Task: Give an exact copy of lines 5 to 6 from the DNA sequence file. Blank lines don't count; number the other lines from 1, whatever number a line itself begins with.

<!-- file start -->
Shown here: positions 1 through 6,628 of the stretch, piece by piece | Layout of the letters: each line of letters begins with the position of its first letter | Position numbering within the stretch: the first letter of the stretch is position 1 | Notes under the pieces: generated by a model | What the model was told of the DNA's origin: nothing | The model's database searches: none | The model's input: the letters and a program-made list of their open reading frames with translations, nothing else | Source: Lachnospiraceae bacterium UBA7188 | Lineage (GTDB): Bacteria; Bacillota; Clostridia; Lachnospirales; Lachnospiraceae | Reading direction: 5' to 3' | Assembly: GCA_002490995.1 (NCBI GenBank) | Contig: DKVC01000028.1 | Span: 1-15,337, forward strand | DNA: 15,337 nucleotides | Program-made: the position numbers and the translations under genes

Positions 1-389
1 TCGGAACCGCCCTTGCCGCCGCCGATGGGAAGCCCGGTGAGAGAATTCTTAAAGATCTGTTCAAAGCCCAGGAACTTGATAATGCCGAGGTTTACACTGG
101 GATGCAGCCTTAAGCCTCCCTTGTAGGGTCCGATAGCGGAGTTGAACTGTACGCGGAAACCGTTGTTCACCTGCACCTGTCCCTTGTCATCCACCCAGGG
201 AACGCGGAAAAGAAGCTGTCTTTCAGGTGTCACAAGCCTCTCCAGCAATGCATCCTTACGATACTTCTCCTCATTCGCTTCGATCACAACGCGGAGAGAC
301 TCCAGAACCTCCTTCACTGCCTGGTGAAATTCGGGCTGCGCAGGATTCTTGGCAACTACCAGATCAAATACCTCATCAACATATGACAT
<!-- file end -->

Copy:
201 AACGCGGAAAAGAAGCTGTCTTTCAGGTGTCACAAGCCTCTCCAGCAATGCATCCTTACGATACTTCTCCTCATTCGCTTCGATCACAACGCGGAGAGAC
301 TCCAGAACCTCCTTCACTGCCTGGTGAAATTCGGGCTGCGCAGGATTCTTGGCAACTACCAGATCAAATACCTCATCAACATATGACAT